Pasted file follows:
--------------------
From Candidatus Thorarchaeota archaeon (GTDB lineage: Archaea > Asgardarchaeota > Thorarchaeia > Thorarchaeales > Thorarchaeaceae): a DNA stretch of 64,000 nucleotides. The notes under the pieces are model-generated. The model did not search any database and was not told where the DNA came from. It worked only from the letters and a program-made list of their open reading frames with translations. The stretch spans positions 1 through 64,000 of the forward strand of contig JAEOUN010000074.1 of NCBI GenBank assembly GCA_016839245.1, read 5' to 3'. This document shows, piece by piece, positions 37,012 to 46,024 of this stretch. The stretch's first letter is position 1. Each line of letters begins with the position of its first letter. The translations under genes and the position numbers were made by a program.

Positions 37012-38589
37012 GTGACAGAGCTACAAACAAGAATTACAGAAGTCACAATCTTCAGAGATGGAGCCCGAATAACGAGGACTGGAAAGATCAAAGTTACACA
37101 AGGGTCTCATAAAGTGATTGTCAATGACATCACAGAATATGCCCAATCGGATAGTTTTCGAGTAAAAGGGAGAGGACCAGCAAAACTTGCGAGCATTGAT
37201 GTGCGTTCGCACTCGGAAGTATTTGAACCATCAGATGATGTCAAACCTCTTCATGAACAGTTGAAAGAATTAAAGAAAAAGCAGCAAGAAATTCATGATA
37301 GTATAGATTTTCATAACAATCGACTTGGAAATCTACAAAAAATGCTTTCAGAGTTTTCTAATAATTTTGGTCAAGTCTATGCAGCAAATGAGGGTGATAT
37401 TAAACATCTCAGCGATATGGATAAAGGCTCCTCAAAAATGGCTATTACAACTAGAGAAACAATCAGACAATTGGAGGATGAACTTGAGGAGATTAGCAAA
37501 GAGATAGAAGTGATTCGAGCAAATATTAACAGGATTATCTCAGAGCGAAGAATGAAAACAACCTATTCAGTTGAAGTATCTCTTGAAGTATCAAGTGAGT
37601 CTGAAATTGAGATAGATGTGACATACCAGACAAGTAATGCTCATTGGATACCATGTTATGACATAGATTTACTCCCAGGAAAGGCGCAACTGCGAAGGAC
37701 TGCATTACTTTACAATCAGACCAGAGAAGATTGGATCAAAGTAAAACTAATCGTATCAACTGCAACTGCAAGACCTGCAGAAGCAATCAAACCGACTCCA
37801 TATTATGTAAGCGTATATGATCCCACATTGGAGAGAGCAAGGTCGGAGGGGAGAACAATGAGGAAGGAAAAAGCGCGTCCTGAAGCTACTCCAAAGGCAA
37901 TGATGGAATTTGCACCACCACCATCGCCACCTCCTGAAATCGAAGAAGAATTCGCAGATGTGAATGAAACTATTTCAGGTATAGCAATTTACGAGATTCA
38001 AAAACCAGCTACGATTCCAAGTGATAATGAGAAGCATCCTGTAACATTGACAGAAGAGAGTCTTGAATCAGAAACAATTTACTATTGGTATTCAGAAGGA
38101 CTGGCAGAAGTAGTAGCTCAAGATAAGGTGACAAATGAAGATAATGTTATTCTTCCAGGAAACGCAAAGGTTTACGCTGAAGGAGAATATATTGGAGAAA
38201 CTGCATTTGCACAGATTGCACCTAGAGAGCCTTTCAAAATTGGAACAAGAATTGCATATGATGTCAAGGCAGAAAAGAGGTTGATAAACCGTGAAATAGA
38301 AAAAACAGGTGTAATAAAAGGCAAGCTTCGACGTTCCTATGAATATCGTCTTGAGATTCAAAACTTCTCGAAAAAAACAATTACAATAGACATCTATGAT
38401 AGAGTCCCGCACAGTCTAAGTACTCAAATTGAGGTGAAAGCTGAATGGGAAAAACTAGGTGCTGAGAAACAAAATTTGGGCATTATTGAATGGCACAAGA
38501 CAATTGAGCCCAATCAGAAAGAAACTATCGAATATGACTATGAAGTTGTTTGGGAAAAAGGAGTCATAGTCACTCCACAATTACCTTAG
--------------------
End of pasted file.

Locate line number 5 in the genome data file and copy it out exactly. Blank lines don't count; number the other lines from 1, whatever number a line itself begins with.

37201 GTGCGTTCGCACTCGGAAGTATTTGAACCATCAGATGATGTCAAACCTCTTCATGAACAGTTGAAAGAATTAAAGAAAAAGCAGCAAGAAATTCATGATA